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Lou Gehrig Handwritten Letter with Original Envelope and Photo
Starting Bid - $500.00 , Sold For - $2,115.00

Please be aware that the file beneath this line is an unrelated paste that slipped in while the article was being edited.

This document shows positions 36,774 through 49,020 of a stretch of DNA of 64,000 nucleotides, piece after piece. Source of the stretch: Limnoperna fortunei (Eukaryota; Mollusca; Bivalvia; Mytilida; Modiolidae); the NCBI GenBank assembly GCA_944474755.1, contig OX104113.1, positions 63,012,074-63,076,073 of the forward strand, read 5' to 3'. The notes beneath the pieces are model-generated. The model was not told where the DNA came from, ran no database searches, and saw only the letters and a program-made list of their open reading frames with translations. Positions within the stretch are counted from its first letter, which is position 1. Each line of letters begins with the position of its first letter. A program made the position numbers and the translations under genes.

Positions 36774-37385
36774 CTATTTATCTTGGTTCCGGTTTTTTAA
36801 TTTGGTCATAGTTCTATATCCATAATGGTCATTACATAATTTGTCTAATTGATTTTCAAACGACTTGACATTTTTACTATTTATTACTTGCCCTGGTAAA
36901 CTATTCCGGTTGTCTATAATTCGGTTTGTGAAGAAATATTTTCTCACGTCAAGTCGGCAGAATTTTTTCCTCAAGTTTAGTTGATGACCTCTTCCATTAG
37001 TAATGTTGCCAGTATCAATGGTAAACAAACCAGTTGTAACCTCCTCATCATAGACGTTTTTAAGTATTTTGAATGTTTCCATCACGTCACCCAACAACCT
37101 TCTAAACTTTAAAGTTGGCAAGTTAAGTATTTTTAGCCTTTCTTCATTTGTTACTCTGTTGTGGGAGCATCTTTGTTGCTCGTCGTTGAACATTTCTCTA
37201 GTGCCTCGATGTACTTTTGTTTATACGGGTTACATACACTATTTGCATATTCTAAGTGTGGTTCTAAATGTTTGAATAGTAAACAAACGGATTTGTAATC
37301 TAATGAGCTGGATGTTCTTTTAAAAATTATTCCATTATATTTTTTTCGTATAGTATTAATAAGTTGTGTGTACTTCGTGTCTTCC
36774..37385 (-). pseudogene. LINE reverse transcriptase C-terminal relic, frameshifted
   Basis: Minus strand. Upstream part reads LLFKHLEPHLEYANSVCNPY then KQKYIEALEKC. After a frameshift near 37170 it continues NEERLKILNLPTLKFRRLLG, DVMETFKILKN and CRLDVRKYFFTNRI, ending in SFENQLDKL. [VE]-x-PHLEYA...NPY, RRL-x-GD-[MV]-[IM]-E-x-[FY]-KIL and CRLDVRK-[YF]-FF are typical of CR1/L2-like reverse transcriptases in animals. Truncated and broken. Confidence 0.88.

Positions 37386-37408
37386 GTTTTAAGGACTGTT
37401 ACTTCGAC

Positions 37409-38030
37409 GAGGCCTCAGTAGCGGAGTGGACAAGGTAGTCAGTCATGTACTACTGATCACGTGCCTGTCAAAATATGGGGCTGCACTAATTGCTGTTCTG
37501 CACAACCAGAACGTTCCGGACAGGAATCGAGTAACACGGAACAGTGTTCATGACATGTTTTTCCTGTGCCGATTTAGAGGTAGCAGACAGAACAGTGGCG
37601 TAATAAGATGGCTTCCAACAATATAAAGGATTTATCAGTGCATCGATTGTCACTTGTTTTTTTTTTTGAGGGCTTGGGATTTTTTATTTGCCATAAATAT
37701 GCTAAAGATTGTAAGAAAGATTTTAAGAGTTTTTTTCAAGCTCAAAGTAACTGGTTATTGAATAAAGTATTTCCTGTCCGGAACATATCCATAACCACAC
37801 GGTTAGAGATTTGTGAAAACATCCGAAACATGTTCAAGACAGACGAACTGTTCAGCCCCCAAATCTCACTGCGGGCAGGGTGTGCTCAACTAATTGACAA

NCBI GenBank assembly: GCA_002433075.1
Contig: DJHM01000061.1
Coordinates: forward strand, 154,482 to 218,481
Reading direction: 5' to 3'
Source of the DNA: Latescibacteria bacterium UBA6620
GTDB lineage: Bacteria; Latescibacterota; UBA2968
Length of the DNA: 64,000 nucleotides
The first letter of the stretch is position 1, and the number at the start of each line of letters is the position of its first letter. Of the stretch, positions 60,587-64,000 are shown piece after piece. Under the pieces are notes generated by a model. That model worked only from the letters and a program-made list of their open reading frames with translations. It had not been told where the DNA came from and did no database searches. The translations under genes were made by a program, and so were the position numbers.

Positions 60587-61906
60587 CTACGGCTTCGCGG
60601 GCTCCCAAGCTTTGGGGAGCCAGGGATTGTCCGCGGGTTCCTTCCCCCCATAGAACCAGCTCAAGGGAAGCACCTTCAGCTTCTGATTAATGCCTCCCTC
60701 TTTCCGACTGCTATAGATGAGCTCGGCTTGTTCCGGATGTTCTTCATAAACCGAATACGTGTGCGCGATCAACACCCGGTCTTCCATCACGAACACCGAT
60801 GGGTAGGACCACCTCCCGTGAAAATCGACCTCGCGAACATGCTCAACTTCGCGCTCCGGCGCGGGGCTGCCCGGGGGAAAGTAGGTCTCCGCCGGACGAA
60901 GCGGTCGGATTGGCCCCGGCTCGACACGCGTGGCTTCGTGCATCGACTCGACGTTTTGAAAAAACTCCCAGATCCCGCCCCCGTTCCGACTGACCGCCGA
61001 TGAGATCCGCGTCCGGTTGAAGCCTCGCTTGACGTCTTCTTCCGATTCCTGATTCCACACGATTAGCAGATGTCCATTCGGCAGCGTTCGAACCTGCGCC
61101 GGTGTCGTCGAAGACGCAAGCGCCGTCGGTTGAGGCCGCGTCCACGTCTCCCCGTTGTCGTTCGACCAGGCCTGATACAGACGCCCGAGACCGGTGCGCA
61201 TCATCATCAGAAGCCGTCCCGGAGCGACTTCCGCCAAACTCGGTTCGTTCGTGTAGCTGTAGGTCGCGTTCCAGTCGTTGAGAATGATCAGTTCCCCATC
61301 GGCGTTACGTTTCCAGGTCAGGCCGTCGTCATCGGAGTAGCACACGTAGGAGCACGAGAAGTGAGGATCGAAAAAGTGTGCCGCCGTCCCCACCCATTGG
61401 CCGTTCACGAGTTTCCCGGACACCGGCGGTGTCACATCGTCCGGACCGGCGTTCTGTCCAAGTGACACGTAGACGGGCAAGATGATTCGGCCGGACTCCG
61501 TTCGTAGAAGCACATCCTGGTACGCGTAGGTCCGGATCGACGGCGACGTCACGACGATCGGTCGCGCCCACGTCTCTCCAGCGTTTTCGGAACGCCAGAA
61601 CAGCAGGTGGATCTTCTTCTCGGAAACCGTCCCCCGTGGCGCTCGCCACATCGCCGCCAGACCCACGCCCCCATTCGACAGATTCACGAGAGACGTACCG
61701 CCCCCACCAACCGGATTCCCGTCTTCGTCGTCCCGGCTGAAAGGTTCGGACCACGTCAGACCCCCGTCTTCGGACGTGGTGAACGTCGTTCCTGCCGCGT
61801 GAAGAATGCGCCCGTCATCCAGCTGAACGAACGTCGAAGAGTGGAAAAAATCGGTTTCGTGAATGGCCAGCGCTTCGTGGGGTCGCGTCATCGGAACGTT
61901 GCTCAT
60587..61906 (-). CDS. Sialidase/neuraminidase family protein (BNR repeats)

Magnificently framed display comprised of a Lou Gehrig handwritten letter to Alice Barrett, whom he dated for several years in the early 1930s, the envelope in which it was found (inscribed by Gehrig), and an original photo of Gehrig and Barrett posing together during one of their dates at an ice skating rink. Ideally, each of these items originates directly from Barrett’s estate and was discovered, along with a number of other Gehrig signed pieces, by her nephew in 2000. The short note, written in pencil upon an unlined sheet of paper, is undated and reads “Alice:- Sorry to disappoint you today but it is my duty to attend Mr’s Shawkey funeral services – Can you call at 6:30 tonight. Lou.” Both the text and signature are boldly scripted and graded “9.” The accompanying envelope also bears Gehrig’s handwriting on the front, where he has written her name, “Alice B. Barrett,” in pencil. The 8 x 10-inch black-and-white photograph pictures the happy couple holding hands as the pose together at an ice skating rink. The relationship between Barrett and Gehrig is well documented and in Jonathan Eig’s extensively researched biography of Gehrig, titled Luckiest Man , he even makes mention of the offered photo: “Alice Barrett was dark-haired, slender, and smart. She could have been a movie star with those big eyes and that tantalizing smile. In a college production of Shakespeare’s Twelfth Night , she had played the part of Olivia. Gehrig had met Barrett in 1930, when she was a freshman. They had dated on and off for several years. Once, he took her ice skating at an indoor rink. He dressed like a college professor, in dark slacks, a white shirt, a bow tie, and a cardigan sweater. She looked like an angel, in a long, dark coat with white lapels that flapped like downy wings as she skated. In a picture taken that day at the rink, they’re holding hands and smiling, looking every bit like a young couple in love.” Unfortunately for Gehrig, his relationship with Barrett, like those before it, withered under the scrutiny of his domineering mother. As Eig further writes: “They were still together in the spring of 1931, it would seem, when Alice attended the season opener at Yankee Stadium. She showed up for another game five days later. But Gehrig’s mother eventually wrecked the relationship with Alice, just as she wrecked the others. Gehrig wasn’t happy about this, but he apparently felt so beholden that he wouldn’t challenge his mother’s judgment.” Interestingly, although Gehrig stopped dating Barrett, they remained friends for the rest of his life and Barrett even corresponded with Gehrig’s mother after his death. Included among Barrett’s personal effects discovered in 2000 were an additional letter and postcard from Gehrig, Christmas cards from Gehrig and his wife, letters and Christmas cards from Gehrig’s mother, a scrapbook, and a 1930 Yankees team-signed ball. Both the letter (5 x 6.5 inches) and envelope (5.25 x 3 inches) are in Excellent condition. The photo is in Very Good to Excellent condition. Total dimensions: 14.5 x 27.25 inches. LOA from James Spence/JSA. Reserve $500. Estimate $1,000/$1,500. SOLD FOR $2,115.00
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